Unfortunately, there’s another bit of game theory involved here: the Stag Hunt. It certainly would be nice if companies operated the way Miller suggests, but as long as a significant number of companies do not it’s just a dream. Owners who want the best managers will lure them with promises of massive stock options etc. which bind them more to owners than to workers, expecting that their other advantages will outweigh any disadvantage in worker loyalty. Meanwhile, companies that believe in keeping managers closer to workers will be stuck (for the most part) with the non-elite managers and will be at a competitive disadvantage. The state represented by Miller’s proposal would not be stable, and would almost inevitably devolve into something much like what we have now. One way to change the relationship between owners, managers and workers would be for workers to unite and work within the market by refusing to work at places where managers were too “complicit” with owners. Besides the fact that such unionization creates its own share of problems, it’s not very practical in the modern world where most people’s jobs can be moved elsewhere (e.g. overseas) with relative ease. Another way for such a thing to happen would be for government to mandate a certain relationship, and even I don’t think such a mandate would be a good thing overall. There are certain cases (e.g. Costco) where the overall separation between all three groups is smaller and the owners can draw from the relatively small pool of managers who truly believe in doing what’s right as well as what’s profitable, but I don’t think the “managers closer to workers” approach could ever become the dominant paradigm.

Ideological Freeloaders

Apparently some folks are pushing an Open Source Amendment in response to the recent Kelo decision on eminent domain. Don’t ask me why they use the term “open source” for this because it doesn’t seem applicable to me either Here’s the proposed text.

The right to ownership of property being the cornerstone of liberty, no government, or agency thereof, within these United States shall have the authority to take property from any person, corporation, or organization through exercise of eminent domain for other than a public use without just compensation.

Public use shall be understood to be property the government owns or retains the paramount interest in, and the public has a legal right to use. Public use shall be understood to include property the government owns and maintains as a secure facility. Public use shall not be construed to include economic development or increased tax revenue. Public use of such property shall be maintained for a period of not less than 25 years.

Just compensation shall be the higher of twice the average of the price paid for similar property in the preceding six months, or twice the average of the previous 10 recorded similar property transactions. Compensation paid shall be exempt from taxation in any form by any government within these United States.

The price-doubling in the last paragraph is probably what will kill this, since it’s pretty obviously just gouging for the sake of discouraging the government from doing even things that are beneficial. The thing I find really odd, though, is the part requiring that the government own or retain the “paramount interest” in seized property. I find it odd because of something that’s actually incorporated into the text of the Kelo decision, quoting from the earlier Berman case:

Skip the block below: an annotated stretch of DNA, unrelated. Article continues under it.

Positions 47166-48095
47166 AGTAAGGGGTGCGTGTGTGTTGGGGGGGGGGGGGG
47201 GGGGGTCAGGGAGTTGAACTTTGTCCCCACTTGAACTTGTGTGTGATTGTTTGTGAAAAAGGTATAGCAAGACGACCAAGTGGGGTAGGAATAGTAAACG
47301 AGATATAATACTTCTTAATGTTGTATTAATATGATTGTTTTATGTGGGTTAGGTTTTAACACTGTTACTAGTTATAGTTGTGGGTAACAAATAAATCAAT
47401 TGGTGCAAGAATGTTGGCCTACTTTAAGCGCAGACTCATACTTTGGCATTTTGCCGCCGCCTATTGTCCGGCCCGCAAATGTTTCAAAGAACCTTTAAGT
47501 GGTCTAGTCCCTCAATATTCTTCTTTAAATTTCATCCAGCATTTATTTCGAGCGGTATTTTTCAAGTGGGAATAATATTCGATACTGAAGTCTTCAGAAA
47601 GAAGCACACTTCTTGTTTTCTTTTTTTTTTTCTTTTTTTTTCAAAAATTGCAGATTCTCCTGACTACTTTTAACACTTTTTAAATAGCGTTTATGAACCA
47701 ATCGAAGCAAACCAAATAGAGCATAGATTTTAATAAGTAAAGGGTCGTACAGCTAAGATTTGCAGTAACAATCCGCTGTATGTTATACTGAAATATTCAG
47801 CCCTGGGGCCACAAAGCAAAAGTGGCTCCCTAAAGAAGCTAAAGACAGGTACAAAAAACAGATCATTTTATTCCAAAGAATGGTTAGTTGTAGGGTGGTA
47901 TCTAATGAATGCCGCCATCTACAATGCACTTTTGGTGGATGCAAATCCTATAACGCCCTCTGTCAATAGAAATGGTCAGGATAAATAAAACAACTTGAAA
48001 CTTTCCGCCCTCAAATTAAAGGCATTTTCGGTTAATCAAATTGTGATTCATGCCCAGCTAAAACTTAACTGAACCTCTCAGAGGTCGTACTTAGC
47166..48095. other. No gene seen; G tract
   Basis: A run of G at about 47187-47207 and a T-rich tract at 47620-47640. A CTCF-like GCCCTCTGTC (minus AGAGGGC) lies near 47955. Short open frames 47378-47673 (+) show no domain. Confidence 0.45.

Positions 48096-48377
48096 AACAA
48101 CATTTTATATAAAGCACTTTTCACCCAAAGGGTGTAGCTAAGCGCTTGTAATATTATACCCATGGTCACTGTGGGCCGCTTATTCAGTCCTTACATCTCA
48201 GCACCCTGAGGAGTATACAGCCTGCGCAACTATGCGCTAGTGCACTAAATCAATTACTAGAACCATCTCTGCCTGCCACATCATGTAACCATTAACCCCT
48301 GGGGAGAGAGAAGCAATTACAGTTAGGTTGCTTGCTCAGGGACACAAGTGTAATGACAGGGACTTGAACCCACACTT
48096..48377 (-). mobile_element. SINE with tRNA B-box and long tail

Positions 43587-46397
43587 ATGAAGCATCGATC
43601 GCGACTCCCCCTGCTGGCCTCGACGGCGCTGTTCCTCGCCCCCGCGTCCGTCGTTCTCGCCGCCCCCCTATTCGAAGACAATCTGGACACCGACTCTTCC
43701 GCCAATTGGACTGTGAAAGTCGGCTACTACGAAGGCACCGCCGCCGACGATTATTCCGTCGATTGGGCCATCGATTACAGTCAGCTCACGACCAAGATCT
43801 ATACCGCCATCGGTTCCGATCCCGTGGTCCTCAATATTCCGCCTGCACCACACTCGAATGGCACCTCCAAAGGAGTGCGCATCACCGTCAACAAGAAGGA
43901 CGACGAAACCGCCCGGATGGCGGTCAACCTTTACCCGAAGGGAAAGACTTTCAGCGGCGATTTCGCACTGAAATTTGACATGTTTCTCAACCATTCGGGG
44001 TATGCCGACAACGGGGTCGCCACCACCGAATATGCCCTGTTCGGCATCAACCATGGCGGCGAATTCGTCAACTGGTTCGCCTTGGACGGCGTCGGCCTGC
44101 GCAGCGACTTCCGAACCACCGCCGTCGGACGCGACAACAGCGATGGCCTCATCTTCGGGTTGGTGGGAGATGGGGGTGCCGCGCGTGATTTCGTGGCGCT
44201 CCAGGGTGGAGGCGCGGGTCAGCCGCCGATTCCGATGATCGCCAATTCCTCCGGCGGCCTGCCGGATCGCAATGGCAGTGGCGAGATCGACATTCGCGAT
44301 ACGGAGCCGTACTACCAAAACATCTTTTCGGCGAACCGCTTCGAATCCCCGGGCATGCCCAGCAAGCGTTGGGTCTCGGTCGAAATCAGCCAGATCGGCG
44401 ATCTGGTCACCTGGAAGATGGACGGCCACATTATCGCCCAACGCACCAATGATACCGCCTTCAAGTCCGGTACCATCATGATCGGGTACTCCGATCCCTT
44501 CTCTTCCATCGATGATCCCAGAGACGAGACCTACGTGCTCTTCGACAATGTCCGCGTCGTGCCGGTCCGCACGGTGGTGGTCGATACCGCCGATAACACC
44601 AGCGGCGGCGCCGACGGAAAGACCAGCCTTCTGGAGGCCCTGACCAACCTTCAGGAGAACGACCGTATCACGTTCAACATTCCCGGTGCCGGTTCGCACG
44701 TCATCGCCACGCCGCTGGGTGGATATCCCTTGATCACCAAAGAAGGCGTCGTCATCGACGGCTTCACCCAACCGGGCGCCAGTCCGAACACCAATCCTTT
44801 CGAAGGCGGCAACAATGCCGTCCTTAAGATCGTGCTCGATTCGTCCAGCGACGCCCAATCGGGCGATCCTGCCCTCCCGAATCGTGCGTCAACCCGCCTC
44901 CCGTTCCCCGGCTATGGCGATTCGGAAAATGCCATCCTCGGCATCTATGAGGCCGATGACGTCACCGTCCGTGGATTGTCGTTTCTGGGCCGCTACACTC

The public end may be as well or better served through an agency of private enterprise than through a department of government—or so the Congress might conclude. We cannot say that public ownership is the sole method of promoting the public purposes of community redevelopment projects.

That seems like a statement that would appeal to any True Believer in markets, or hater of big government. The Supreme Court of the United States, saying that sometimes the private sector can do something better than the government itself? Cool, huh? And yet, this Open Source Amendment would destroy that benefit by making it impossible to use the power of the market for the public good.

I’m no fan of Kelo, of course. I think it was a terrible decision, but this amendment seems like an equally terrible response. It doesn’t matter whether the government owns a seized property but whether the public benefits from it. The amendment is wrong on two points: government vs. the public, and ownership vs. benefit. I’ve argued before that the standard by which an exercise of eminent domain should be measured is whether it primarily benefits the public, but that’s not at all the same as whether the government retains ownership of the property. The amendment seems like no more than an attempt to take advantage of outrage over Kelo to push measures that have little to do with that decision’s faults, as part of a preexisting absolutist-property-rights agenda. Those pushing it should learn to present their views honestly and have them judged on their own merits instead of trying to hitch their wagon to someone else’s horse.

Argh!

A while back I wrote about my problems with Akregator (an RSS news reader) and I’ve been using Thunderbird’s built-in RSS support ever since. Now it seems that Thunderbird has an even worse problem: today, for the third time, I discovered that it had quietly dropped half of my feeds. All three times it has been an entire folder worth of feeds that just silently disappeared, and it’s a major pain to clean it up. Can’t anybody get this very simple kind of programming right? Not throwing away information is hardly rocket science, and yet every Linux RSS aggregator I’ve tried either does that or crashes regularly. It’s enough to make me go back to Windows, where at least there were such programs that actually worked.